To bring effective and achievable training to First Nations communities, the WCWC has developed a Memorandum of Understanding with two First Nations organizations: the Ontario First Nations Technical Services Corporation (OFNTSC) and Keewaytinook Okimakanak (KO), which is a tribal council in Northwestern Ontario, part of the Northern Chiefs Council.
These two organizations meet monthly with the WCWC to plan relevant training for communities that are choosing to follow provincial certification.
First Nations Initiative
First Nations training has always been part of the WCWC’s core training group. But, with $1.85 million in provincial funding in 2016, the WCWC started a special community-based initiative in partnership with OFNTSC and KO.
The initiative identifies and prioritizes communities, focusing first and foremost on long-term drinking water advisories. It also works with communities not under drinking water advisories to ensure their operators receive training. Courses are delivered right in First Nations communities.
“Under the initiative, we charge nothing for the training courses and we reimburse all travel expenses incurred, eliminating the financial hurdle,” explains Kuhnke. “This also extends to people interested in becoming water operators, such as young persons interested in pursuing this career path.”
Also under the initiative, content of the Entry-Level operator course remains the same, but adjustments have been made to suit the needs of First Nations students, including delivery by First Nations trainers.
“What we have done for First Nations communities is change the delivery format and presentation style, as well as a cultural angle,” says Louther. “This reflects the input of our First Nations partners in building the curriculum.”
The WCWC has seen measurable success in the initiative, as evidenced by a high completion rate and excellent feedback. Two new courses are under development for managers and leaders. For more information, visit: www.wcwc.ca/firstnationszone.
Research and Pilot Testing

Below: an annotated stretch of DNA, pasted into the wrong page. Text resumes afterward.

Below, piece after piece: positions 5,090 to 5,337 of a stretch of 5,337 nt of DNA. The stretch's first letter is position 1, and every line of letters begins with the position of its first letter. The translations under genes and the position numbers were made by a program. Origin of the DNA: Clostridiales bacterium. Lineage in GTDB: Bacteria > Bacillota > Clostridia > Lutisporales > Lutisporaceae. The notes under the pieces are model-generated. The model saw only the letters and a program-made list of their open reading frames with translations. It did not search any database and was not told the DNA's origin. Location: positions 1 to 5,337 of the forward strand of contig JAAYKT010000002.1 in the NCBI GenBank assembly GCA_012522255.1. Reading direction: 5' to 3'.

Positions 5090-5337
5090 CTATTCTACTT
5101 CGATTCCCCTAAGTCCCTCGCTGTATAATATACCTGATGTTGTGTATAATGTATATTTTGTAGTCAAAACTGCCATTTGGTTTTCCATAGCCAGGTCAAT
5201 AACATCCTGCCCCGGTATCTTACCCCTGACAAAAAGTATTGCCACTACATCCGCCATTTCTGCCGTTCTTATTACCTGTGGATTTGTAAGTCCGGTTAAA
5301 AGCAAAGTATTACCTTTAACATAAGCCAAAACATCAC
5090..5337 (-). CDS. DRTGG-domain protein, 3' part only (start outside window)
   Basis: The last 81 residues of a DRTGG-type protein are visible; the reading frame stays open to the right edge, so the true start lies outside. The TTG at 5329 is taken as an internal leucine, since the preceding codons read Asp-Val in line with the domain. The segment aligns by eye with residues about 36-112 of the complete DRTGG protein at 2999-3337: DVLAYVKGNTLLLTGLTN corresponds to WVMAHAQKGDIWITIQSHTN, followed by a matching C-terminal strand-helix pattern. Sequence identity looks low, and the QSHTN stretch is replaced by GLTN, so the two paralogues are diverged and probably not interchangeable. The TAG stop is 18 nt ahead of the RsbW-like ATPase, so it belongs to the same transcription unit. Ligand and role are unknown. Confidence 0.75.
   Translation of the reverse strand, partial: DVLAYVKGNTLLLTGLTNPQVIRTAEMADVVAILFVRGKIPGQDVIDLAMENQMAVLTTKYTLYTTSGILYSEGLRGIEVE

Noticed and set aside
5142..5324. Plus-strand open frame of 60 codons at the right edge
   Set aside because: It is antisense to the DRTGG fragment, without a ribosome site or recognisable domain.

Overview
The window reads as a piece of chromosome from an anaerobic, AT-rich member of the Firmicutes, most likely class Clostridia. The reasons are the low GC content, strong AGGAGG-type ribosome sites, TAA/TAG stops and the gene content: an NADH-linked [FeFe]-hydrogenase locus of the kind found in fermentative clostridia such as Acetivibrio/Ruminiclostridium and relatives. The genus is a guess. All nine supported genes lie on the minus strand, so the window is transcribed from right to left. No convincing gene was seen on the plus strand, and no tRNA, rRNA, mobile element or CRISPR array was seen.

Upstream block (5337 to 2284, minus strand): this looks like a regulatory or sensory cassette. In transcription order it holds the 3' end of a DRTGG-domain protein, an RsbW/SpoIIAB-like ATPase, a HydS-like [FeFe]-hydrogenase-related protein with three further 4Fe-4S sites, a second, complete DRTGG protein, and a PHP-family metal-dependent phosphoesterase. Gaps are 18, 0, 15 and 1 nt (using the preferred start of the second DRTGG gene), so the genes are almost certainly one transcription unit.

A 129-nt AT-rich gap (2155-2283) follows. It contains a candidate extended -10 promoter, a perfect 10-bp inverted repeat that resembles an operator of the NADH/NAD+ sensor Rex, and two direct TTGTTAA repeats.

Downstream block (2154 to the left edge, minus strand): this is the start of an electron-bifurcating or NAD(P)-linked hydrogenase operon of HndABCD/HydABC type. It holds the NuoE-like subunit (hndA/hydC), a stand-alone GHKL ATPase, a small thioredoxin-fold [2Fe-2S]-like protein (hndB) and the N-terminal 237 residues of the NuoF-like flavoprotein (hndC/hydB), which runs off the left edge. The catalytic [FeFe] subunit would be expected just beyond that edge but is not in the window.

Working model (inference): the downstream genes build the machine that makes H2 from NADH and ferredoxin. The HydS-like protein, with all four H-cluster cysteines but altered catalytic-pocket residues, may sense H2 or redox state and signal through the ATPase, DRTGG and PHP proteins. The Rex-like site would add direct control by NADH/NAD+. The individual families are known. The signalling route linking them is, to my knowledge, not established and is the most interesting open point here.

Visitors to the WCWC will immediately be drawn to the wide array of water treatment technologies found in the WCWC’s Technology Demonstration Facility. From conventional treatment to membrane filtration, ion exchange and adsorption, the WCWC contains a variety of treatment technologies as well as a full-sized laboratory.
The facility’s variety of equipment and well-qualified technical staff make it a great training opportunity for operators and students, according to Dr. Souleymane Ndiongue, P.Eng., Manager of Research and Technology.
In fact, students of 16 Ontario colleges that have water and environmental science programs, are offered visits to the WCWC for hands-on experience and real-world training.
The facility’s research skill and variety of equipment also make it a valuable pilot-testing resource. Communities are able to bring their raw water to the WCWC’s on-site 40,000-litre tank to test how different water technologies are able to treat it.
The WCWC is also capable of bringing pilot equipment to communities that are too far away to truck water in. Indeed, it has delivered pilot equipment and staff as far away as a community in Northern Ontario, nearly 1,000 km from Walkerton.
The WCWC recently completed three pilot testing projects for the following communities: Shelburne for arsenic removal from water; the Township of Hamilton for manganese; and Mississaugas of Scugog Island First Nation for iron, manganese and disinfection by-products. Currently there are six pilot projects underway across the province. These projects include the removals of iron, ammonia, and natural organic matter to control disinfection by-products.
“On-site pilot testing is great for training since we are able to run several scenarios with operators for them to see what works and what doesn’t,” says Dr. Ndiongue. “This is not something operators can do with full-scale equipment, since they are limited to standard operating procedures.”
Results are also shared with other operators and added to the ever-growing Drinking Water Resource Library (DWRL), a recently launched tool to answer operator questions 24/7. The DWRL is a free online resource that answers operator’s drinking water questions with a simple keyword search. To try the DWRL, visit: www.wcwc.ca/en/resources
With evolving legislation, technology and a changing climate, the WCWC must be able to respond to the training needs of operators. For example, the most recent version of the mandatory certificate renewal course for operators references climate change and prompts operators to think about resiliency and responses to extreme weather.
“Advancements in technology require today’s operators to be well versed in new areas such as social media, GIS software and increasing digital interfaces with equipment,” says Jobb.
Thanks to the Government of Ontario and the Ministry of the Environment, Conservation and Parks, the Walkerton Clean Water Centre is well equipped to proactively train drinking water operators.
“With our broad research and technical staff, and highly qualified and experienced trainers and managers, we know what is going on across the province,” says Kuhnke. “This allows us to stay in touch with operator and system needs, and as long as we can do that we can provide a tremendous advantage to operators and the communities they serve.”
Contact the Walkerton Clean Water Centre to learn how they can help you and your community.
Carl Kuhnke, Chief Executive Officer,
This article appears in ES&E Magazine’s August 2018 issue.